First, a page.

IT wasn't exactly an impassioned vow to go toe-to-toe with the young flyers of Zenit St Petersburg but Walter Smith has indicated that the ultra cautious approach of his Rangers team on the road to Manchester will now be tweaked somewhat.
Smith stressed that his men will have to carry more danger in attack at the City of Manchester Stadium on Wednesday night if they hope to lift the UEFA Cup. It may not see an alteration in his personnel, or even in his formation, but in the mind-set of his players there will be a change, he said.
"I'd hope we can cause Zenit a problem," Smith began. "There's a slightly different mentality involved in terms of a final rather than a two-leg game. Our approach will be slightly different from some of our other games. In our other games I make no apologies for being defensively based but we know in a final you must threaten, we must be aware of that factor. You've got to extend yourself a bit. There's been a lot written about (the defensive side of] Rangers this year but in the majority of our SPL games we have pushed forward, we've scored a fair number of goals. We were top goalscorers in the league for long spells until Celtic got four against Motherwell just recently. So we've got goals, we have the capability."
For a team with a reputation for being the Steady Eddies of the SPL, Rangers had scored 77 league goals before yesterday compared to 61, 67, 78 and 76 in the entirety of the previous four championships. So Smith is right on that front. They have the wherewithal to strike once the shackles are loosened.
They have made heavy weather of recent SPL games but the dynamic changes now. Domestically there is horrendous pressure on them, a huge burden to bang out the victories against teams that are set up to defend. That's not going to be the case in Manchester. Zenit, for one thing, did not get where they are by keeping things tight at the back.
They are a free-flowing side that make and concede plenty of chances.
They have scored 29 goals in their 16 games in this UEFA Cup run but have given up 15. Their great strength is in the devil of their attacking players, Andrey Arshavin (four goals and eight assists in the UEFA Cup), Konstantin Zyrianov (seven assists) and the €15m man Anatoliy Timoshchuk rather than in the work of their defenders.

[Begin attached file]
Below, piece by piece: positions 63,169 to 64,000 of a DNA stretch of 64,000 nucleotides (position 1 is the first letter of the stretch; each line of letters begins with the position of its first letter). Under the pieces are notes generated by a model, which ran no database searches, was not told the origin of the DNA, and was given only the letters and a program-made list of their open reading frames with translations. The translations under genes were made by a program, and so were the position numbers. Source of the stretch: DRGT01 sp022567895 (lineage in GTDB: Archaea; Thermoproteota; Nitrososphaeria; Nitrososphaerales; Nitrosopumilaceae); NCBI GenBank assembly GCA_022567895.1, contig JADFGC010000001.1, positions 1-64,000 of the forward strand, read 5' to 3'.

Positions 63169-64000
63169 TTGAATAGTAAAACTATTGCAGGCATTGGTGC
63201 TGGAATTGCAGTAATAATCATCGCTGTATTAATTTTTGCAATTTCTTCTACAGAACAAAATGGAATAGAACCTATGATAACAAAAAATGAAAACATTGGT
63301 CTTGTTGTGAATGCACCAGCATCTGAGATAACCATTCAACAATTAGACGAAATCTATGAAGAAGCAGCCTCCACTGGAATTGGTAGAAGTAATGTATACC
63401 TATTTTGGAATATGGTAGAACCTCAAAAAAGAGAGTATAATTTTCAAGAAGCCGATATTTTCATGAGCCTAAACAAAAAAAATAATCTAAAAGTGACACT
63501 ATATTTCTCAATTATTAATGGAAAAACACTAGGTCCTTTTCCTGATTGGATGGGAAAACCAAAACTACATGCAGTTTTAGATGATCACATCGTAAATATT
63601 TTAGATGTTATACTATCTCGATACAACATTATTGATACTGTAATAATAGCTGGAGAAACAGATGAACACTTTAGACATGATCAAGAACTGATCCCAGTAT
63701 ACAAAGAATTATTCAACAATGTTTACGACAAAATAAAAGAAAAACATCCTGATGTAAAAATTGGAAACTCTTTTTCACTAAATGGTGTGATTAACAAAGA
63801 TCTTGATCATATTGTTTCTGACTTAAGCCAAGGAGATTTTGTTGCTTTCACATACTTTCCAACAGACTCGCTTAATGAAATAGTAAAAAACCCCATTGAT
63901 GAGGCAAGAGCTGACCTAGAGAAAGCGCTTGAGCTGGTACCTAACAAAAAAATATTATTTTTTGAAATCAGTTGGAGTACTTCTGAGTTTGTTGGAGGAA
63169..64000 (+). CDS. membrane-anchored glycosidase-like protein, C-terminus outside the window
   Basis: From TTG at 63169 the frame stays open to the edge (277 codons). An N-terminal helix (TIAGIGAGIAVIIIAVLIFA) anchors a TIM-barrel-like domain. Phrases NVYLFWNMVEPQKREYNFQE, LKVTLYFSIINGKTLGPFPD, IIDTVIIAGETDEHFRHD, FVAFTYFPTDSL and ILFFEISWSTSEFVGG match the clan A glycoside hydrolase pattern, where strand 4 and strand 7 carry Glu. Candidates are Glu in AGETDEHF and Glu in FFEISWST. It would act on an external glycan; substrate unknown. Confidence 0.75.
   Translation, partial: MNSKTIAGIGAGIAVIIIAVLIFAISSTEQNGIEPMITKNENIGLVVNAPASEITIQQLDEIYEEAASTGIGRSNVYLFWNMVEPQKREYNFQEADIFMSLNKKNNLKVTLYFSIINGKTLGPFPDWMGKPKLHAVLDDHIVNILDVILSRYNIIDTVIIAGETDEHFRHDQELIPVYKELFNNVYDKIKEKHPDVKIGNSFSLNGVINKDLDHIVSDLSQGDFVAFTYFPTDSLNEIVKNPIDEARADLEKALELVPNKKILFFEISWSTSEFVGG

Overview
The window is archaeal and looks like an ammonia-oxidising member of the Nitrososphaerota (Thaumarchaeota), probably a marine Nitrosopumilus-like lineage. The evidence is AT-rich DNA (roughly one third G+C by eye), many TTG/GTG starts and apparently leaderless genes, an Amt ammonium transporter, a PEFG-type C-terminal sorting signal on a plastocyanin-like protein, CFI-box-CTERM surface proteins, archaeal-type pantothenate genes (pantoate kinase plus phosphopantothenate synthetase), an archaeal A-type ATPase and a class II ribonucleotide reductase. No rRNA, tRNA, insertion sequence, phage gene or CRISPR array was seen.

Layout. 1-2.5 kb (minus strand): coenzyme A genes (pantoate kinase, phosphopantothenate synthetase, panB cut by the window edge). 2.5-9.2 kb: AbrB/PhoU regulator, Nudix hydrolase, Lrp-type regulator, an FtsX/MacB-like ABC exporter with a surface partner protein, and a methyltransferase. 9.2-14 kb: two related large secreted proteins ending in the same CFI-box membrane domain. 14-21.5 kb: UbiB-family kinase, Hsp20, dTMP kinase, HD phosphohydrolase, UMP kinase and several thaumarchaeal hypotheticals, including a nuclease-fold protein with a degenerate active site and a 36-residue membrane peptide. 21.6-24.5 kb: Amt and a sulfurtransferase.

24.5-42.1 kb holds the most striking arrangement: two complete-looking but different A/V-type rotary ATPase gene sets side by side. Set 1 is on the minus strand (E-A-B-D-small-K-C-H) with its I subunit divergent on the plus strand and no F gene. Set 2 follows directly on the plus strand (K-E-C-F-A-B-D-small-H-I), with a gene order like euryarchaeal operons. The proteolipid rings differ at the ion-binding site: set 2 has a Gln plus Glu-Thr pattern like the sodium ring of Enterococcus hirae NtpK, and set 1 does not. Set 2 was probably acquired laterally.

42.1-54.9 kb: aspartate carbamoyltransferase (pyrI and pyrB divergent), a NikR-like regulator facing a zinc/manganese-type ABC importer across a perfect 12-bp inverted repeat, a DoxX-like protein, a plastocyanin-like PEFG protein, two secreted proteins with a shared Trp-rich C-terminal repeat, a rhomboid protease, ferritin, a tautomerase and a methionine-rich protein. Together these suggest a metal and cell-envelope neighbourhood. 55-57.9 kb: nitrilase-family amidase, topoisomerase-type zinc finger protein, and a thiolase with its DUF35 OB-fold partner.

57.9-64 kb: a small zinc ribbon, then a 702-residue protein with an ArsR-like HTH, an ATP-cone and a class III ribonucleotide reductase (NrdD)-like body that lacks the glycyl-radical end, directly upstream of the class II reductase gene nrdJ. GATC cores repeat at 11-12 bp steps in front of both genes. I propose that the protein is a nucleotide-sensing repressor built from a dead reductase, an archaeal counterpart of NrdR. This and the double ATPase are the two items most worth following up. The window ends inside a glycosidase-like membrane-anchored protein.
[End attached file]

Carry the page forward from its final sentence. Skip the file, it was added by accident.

They are also favourites. Any team that buries Bayern Munich 4-0 in the semi-final will not be expected to lose. As such, Rangers should be a bit more relaxed than they might be in a must-win domestic war. If the burden of pressure lies mostly on Zenit it's a load they must carry without the help of Pavel Pogrebnyak. The striker, surely destined for the elite leagues any time now, contributed 10 goals in the UEFA Cup this season, including two in the rout of Bayern and four more in the four games against Villarreal and Marseille in earlier rounds.
There's been much talk of the Rangers fixture pile-up ahead of the final but arguably the far more significant factor in the big picture is Pogrebnyak's absence in Manchester through suspension. The loss of the goals machine is an enormous blow to Zenit. No wonder Dick Advocaat has had so much to say about the damage wreaked on the Rangers challenge by the SPL. Better to highlight the problems of your opponents rather than air your own personal agony of losing your best player for one of the biggest games of your life.
Smith will spend the next few days looking for angles, for chinks in the Zenit armoury. He may find one in their discipline, or lack of it. They have gathered a damaging amount of yellow and red cards on their way to the final – six yellows and two reds in the second leg of the Villarreal Round of 32 game alone – and the chickens came home to roost in the case of Pogrebynak. It has to be a concern for Advocaat.
They are very different teams, the finalists, but one thing does unite them. They are ferociously dogged. We've known this about Rangers for many months but Zenit have no shortage of character themselves. They are not flat-track bullies by any means. Witness that victory over Marseille in the Round of 16.
The first leg was in France and by the 55th minute Zenit trailed 3-0. To eventually emerge from that tie was something of a miracle. It points to a strength of character that is reminiscent of the Ibrox side. But, then, they had Pogrebynak in the team at that point. He scored a double in the second leg.
Smith hadn't started studying Zenit when we spoke on Friday. Too much local business to get through first. But he did have rallying words for the troops. "I said the other week that I thought we deserved to get to the final for all the hard work we put in but every team will feel that. Every manager will feel they deserve to be in the final. But we've maybe had to go a wee bit extra to overcome the fact that we've not played together for a number of seasons. Normally when a team makes a final they have a pedigree of some kind of success or achievement. We've not had that. It's been a tough season physically for everybody.
"The result we achieved in Belgrade to allow us to qualify for the Champions League gave us a great deal of confidence in the early part of the season. That has been a huge thing for us. The realisation that we could go away from home, into a hostile environment and come away with a result. That was huge, not just in terms of finance but in terms of giving the team a lift."
He looks back over the run and sees some landmark moments, some of the best of them involving a man who will be missing on Wednesday night. Smith, Barry Ferguson, Davie Weir and others have spoken this week of what Allan McGregor has done for the team in Europe this season. "All the (injured] boys are coming with us but it doesn't make up for it.